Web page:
Effects of parasocial relationship on customer equity in the social media context

Chun Lin Yuan, Juran Kim, Kyung Hoon Kim, Pekka Mattila

Research output: Contribution to conferenceAbstractScientificpeer-review

Abstract

Introduction Driven by the rapidly evolving media landscape, firms extensively use social media to engage with their customers (Avery et al., 2010). Today, social media is an integral part of an individual’s daily life, which makes a vital venue through which companies connect with customers (Men & Tsai, 2011; Utz, 2009). Given the increased use of social media, recent studies have investigated how social media cultivates customer relationships with celebrities and/or media personalities (e.g., Smith, 2010). In light of the effectiveness of social media as a marketing tool, it is noteworthy to analyze the source power of celebrities and social relationships and consider how to take advantage of the power. The parasocial relationship is founded upon the communication process, which is an important factor in understanding the relationship between media and users. Parasocial relationships differ according to the motives for using social network service (SNS), while connection and attachment to celebrities, such as having empathy for a particular celebrity, is affected by celebrity source credibility. (Ohanian, 1990). The purpose of this study is to clarify the relation between parasocial relationships and customer equity in the social media context. The study investigates effects of motivations to use SNS and source credibility on parasocial relationships, as well as the effects of parasocial relationships on attitude and customer equity, and customer lifetime value. Theoretical Frameworks In this study, parasocial relationship refers to a virtual intimacy between a media personality and the media users, in other words, it is a psychological, interpersonal relationship unilaterally formed by users based on proximity, similarity, and attraction to the media personalities (Rubin & Step, 2000). When a parasocial relationship is formed, the media consumer appreciates the values and motives of the media character, often viewing him or her as a counselor, comforter, and model (Horton & Wohl, 1956). When using an SNS, users’ communication habits and their selection of social network services vary according to their motives, which in turn affect the parasocial relationships with celebrities via SNS. Motives for using SNS, specifically, information seeking, entertainment, and social connection may have a positive relationship with parasocial relationships. Source credibility, the positive characteristics of a communicator that affect the receiver’s acceptance of a message, positively influences parasocial relationships (Ohanian, 1990; McCracken, 1989) based on expertise, trustworthiness, and attractiveness of the media celebrities. In the social media context, a parasocial relationship has positive influence on attitude toward using an SNS. Social media users engage in finding people with whom they have an offline connection (Ellison, Steinfield, & Lampe, 2007). Social media enables individuals to connect with others all around the world easily, it is not surprising that parasocial relationships influence users’ attitude toward using social media, offering environments to enhance connections (Byod & Ellison, 2008). Further, it is worthwhile to note that parasocial relationships may have a positive influence on customer equity. The key to customer equity lies in understanding the customer lifetime value concept, which refers to the net present value of a customer’s profit stream (Rust, Lemon, & Zeithaml, 2004). Parasocial relationships positively influence brand, value and relationship equity, with the emergence of brands as one of the key organizational assets (Gummesson, 2004). Parasocial relationships explain relationships between individuals and brands, product, symbols, objects, and corporate identities. Such relationships allow individuals to have bonds with brands, trademarks and other symbols, politicians, sportsmen or even actors (Gummesson, 2004). Thus, they positively influence customer equity including brand equity, value equity, and relationship equity. Focused on effects of motivations to use SNS and source credibility on parasocial relationship as well as the effects of parasocial relationship on attitude, customer equity, and customer lifetime value, this study tests the following hypotheses: H1: Motivations to use SNS will have a positive influence on parasocial relationship. H2: Source credibility will have a positive influence on parasocial relationship. H3: Parasocial relationship will have a positive influence on attitude toward using SNS. H4: Attitude toward using SNS will have a positive influence on customer equity. H5: Parasocial relationship will have a positive influence on customer equity. Methods This study used a survey to investigate key questions about the associations between parasocial relationships and customer equity. A total of 350 social media users recruited from Hong Kong and Macau in China participated in the survey. Of the 350 participants, 129 were men (36.9%) and 221 were women (63.1%), with ages ranging from 21 and 35 years old (mean = 25.6 years). This study measured motivations for using SNS on a five-point Likert scale (1 = strongly disagree; 7 = strongly agree), which was adapted from an existing motivation scale (Leung, 2009; Leung & Wei, 1998; Sheldon 2008). To measure source credibility, this study used a five-point Likert scale, which was also adapted from an existing source credibility scale (Eisend & Langner, 2010; Priester & Petty 2003). Parasocial relationships were measured on the basis of user responses to 17 items on an existing five-point scale that assessed parasocial relationships (Koeppel et al., 1993). This study measured attitude toward using SNS through an existing scale (Venkatesh, Morris, Davis, & Davis, 2003). Customer equity was measured using an existing five-point scale (Keller, 2003; Rust et al., 2004) that elicited user responses to 13 items. Customer lifetime value (CLV) was calculated only for the customers in the sample, and CLVs were calculated separately before the average was taken by using the equation below: The CLVij of customer i to brand j, is given as: Tij= Frequency of purchases by customer i for a specific period of time dj= The rate of discount offered by company j fi= Annual average frequency of purchases by customer i for a certain period of time Vijt= The amount of purchase of brand j by customer i for a period of time t πijt= Expected profits by purchase unit of brand j by customer i for a period of time t Bijt= Probability that customer i buys brand j in purchase t Results The overall goodness-of-fit for this measurement model was acceptable (Chi-square = 8.218, df = 5, p = 0.145, GFI = 0.992, CFI = 0.991, RMR = 0.095, RMSEA = 0.043). The reliability coefficients of all 20 motivation measures were 0.885, and they were based on three factors of information seeking, entertainment, and building relationships. The reliability coefficients of all 16 source credibility measures were 0.924 with three factors of attractiveness, expertise, and trustworthiness. The reliability coefficients of all 17 parasocial relationship measures were 0.866 with three factors: proximity, similarity, and attachments. The reliability coefficients of all 13 customer equity measures were 0.838 with three factors of value equity, brand equity, and relationship equity. Cronbach’s alpha for attitude was 0.792. The coefficients indicate the acceptable reliability of the measures. Motivations to use SNS showed statistically positive effects on parasocial relationship (β = 0.151, p < 0.001). Specifically, entertainment (β = 0.148, p < 0.01) and building relationships (β = 0.093, p < 0.05) motivations showed significant positive effects on parasocial relationships while information seeking motivation did not show significant effects on parasocial relationships (β = 0.074). Source credibility showed statistically positive effects on parasocial relationship (β = 0.316, p < 0.001). Thus, the results supported H1 and H2. Parasocial relationships showed statistically positive effects on attitude (β = 0.295, p < 0.001) and customer equity (β = 0.272, p < 0.001). Attitude showed statistically positive effects on customer equity (β = 0.172, p < 0.001). Thus, the results supported H3 and H4. Customer equity showed statistically positive effects on customer lifetime value (β = 3.452, p < 0.001). Thus, the results supported H5 (see Table 1, Figure 1). Discussion This study contributes to clarifying parasocial relationships in the social media context and determining the relationships between parasocial relationship and customer equity. This study contributes to the theoretical foundation and implications of parasocial relationships and customer equity. Specifically, motivations to use SNS and source credibility positively influence parasocial relationship. Parasocial relationships have positive effects on attitude and customer equity. Customer equity, in turn, has positive effects on customer lifetime value. The study is the first of its kind on the effects of parasocial relationships on customer equity in the social media context. The study finds that motivations and source credibility are important antecedents of consumers’ parasocial relationships formed via social media. Parasocial relationships have a positive effect on attitude and customer equity, and customer equity leads to increased customer lifetime value. This study suggests that parasocial relationship is one of the strong influential variables on customer equity as it improves customer lifetime value. Thus, marketers should definitely consider parasocial relationship management in the social media context while tailoring their brand communications to their most profitable customers and enhance their customer lifetime value.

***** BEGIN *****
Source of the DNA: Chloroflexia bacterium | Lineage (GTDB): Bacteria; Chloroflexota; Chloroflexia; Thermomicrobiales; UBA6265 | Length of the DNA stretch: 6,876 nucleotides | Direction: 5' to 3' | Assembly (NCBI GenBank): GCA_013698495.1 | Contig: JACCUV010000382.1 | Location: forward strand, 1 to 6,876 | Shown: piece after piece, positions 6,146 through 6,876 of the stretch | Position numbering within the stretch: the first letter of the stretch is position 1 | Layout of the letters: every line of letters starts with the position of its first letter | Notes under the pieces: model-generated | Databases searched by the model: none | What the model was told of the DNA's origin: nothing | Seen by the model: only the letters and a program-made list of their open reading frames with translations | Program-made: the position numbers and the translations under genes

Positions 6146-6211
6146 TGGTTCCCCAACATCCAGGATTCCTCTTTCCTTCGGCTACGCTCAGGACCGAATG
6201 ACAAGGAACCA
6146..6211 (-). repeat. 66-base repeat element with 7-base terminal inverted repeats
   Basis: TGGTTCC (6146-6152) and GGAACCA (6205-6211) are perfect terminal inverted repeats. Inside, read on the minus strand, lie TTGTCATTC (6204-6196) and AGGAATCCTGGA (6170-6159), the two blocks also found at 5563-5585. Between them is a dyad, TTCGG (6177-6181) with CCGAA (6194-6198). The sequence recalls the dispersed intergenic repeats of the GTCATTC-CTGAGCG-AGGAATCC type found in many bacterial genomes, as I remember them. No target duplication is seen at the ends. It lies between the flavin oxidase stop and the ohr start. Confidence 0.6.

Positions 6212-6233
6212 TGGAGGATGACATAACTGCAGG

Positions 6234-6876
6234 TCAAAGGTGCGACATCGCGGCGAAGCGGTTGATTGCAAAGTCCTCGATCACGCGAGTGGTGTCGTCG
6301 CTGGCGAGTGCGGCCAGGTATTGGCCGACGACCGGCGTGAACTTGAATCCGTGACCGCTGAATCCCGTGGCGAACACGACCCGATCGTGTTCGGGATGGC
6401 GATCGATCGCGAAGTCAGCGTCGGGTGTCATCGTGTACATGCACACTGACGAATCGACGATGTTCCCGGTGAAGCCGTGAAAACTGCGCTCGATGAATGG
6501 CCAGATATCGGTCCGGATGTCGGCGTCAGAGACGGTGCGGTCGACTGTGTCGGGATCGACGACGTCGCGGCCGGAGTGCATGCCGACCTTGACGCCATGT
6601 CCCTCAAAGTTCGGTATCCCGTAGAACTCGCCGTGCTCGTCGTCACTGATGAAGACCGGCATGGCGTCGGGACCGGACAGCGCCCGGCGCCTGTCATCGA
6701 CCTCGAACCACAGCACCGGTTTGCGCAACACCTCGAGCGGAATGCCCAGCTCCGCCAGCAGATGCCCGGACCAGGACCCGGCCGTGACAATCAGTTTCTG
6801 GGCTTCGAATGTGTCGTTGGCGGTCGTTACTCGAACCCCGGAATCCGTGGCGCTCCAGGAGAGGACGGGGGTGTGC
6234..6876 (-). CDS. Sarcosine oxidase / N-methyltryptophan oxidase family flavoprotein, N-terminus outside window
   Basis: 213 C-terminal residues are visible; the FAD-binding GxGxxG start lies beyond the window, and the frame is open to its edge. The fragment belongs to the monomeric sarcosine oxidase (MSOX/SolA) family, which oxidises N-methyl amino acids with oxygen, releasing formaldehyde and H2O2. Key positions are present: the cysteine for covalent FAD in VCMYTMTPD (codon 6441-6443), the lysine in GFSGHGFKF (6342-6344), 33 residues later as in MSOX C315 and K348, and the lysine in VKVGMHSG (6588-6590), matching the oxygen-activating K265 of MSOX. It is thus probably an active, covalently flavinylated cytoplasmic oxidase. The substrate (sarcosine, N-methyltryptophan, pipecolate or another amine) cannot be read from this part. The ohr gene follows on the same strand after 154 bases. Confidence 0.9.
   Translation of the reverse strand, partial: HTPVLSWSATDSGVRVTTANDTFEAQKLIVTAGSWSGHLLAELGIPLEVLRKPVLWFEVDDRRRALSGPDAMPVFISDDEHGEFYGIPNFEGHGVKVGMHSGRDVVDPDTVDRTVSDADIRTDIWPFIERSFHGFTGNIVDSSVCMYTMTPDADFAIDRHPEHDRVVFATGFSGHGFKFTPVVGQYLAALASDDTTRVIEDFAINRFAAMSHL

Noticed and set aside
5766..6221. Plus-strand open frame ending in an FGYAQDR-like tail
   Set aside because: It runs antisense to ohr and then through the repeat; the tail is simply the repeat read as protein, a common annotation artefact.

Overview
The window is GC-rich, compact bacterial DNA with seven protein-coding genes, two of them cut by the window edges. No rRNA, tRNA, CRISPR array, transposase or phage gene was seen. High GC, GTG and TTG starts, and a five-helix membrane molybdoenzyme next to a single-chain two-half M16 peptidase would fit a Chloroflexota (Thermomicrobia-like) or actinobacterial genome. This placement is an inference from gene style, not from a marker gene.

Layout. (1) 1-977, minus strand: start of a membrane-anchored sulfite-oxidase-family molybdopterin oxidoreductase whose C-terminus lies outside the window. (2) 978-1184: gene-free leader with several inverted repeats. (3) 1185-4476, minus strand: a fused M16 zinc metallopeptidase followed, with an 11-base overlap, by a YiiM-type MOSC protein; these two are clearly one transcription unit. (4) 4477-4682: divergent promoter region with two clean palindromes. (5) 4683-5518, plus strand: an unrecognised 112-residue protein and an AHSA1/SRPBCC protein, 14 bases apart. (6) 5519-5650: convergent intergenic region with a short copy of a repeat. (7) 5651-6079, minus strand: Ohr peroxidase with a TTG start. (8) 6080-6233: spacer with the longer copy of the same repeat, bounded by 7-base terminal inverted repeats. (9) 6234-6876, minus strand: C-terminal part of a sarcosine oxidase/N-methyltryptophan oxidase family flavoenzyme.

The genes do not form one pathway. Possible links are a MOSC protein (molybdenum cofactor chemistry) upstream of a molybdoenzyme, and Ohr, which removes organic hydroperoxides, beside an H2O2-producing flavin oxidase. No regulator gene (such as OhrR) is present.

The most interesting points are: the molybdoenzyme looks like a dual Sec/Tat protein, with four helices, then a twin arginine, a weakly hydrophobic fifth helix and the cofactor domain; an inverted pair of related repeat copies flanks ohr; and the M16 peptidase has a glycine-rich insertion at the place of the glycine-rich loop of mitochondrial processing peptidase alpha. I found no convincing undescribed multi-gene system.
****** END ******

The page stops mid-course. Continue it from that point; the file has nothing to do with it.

Original languageEnglish
Pages1192-1197
DOIs
Publication statusPublished - 2014
EventGlobal Marketing Conference - Singapore, Singapore
Duration: 15 Jul 201418 Jul 2014

Conference

ConferenceGlobal Marketing Conference
CountrySingapore
CitySingapore
Period15/07/201418/07/2014

Keywords

  • Social media
  • Customer lifetime value
  • Customer equity
  • SNS
  • Attitude